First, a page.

Munich has, for centuries, furnished its reputation as a European arts hub. Home to a number of prominent artists, writers and publishing houses, the city today hosts dozens of top galleries, museums and other art centers. We’ve narrowed down Munich’s offerings to five unmissable destinations for art lovers.
Haus der Kunst literally translates to “house of art,” and Munich’s Haus der Kunst specializes in modern and contemporary works. As an institution, it wasn’t always so progressive: Founded by the Third Reich to display government-approved German art, it was taken over by the American military after the war. These days, Haus der Kunst hosts popular temporary exhibitions, including retrospectives of era-defining artists like Richard Artschwager and Lorna Simpson.
The Neue Pinakothek is housed within a stark, 1980s-built structure in Munich’s Kunstareal, the city’s thriving arts district. With a focus on 18th and 19th century European art, the museum’s collection comprises more than 400 paintings, including important pieces by the German Romantics and the French Impressionists. Visitors flock to the institution to catch a glimpse of Vincent Van Gogh’s Sunflowers, as well as canvases by Edouard Manet, Paul Cézanne and Claude Monet.Neue Pinakothek © Neue Pinakothek
Also based in the Kunstareal, the Museum Brandhorst first opened its doors to visitors in 2009. Featuring more than 700 works hailing from the personal collection of Henkel trust heirs Udo Fritz-Hermann and Anette Brandhorst, the collection largely draws from the 20th century. Home to Europe’s largest selection of American artist Cy Twombly’s work, Museum Brandhorst also displays pieces by Joseph Beuys, Andy Warhol and Damien Hirst.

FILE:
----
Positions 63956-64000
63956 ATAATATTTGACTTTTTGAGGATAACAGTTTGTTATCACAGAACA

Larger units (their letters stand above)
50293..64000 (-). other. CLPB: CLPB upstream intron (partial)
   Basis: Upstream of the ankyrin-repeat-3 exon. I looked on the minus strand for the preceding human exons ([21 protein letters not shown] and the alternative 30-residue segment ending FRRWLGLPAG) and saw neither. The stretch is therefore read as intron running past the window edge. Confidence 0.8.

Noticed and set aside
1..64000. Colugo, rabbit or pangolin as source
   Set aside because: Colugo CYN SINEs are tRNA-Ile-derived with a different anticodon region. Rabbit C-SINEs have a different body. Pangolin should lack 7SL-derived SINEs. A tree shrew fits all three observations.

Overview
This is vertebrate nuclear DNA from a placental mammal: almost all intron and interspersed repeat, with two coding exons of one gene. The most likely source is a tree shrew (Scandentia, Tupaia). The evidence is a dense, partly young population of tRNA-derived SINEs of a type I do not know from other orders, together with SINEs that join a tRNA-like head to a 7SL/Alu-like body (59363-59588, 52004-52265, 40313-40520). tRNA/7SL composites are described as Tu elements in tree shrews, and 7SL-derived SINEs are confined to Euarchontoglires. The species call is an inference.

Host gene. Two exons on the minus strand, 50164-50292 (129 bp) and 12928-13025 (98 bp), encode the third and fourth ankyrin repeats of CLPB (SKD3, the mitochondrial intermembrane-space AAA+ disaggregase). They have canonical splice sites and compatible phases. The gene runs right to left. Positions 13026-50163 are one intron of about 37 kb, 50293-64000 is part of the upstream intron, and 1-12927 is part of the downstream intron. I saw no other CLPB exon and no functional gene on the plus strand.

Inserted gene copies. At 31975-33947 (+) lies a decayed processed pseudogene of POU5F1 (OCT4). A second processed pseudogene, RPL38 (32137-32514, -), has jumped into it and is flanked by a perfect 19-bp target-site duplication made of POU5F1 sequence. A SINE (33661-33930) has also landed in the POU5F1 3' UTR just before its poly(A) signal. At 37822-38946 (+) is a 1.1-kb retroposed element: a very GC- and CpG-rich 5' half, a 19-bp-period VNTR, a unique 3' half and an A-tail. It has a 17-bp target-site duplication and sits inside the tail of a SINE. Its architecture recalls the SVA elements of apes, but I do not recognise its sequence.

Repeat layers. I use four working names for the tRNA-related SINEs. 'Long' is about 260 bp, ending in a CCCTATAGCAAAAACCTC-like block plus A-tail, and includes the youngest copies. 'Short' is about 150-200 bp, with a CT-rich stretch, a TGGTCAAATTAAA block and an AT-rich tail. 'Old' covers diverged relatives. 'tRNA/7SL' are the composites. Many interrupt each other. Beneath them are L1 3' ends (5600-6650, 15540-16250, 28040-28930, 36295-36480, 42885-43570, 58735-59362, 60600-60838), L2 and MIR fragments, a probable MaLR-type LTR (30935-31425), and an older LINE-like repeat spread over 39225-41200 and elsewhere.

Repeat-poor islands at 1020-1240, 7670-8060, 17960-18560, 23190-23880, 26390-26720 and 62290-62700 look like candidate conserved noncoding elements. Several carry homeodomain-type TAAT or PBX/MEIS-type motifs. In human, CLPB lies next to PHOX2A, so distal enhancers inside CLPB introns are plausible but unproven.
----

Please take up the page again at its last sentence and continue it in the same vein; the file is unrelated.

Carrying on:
Occupying a former Prussian embassy building, Sammlung Schack’s collection is essential viewing for anyone interested in Germany’s artistic heritage. Curated by Count von Schack, a 19th century patron and collector, the museum’s collection has gone unchanged since his death in 1894. More than 180 paintings by German artists hang on the walls, and there’s a focus on late Romanticism in 19th century Germany. Also on show is a range of masterpieces from the Venetian Renaissance.Sammlung Schack © Bayerische Staatsgemäldesammlungen, München
Munich’s Lenbachhaus reopened in mid-2013 after four years of extensive renovations. Housed in a Florentine-style villa that was originally commissioned for painter Franz von Lenbach, Lenbachhaus brings together 19th and 20th century paintings, including local works by the Blaue Reiter (Blue Rider) art collective. Other highlights include pieces by Andy Warhol and German painter Franz Ackermann.
(Main image: © Rob124)
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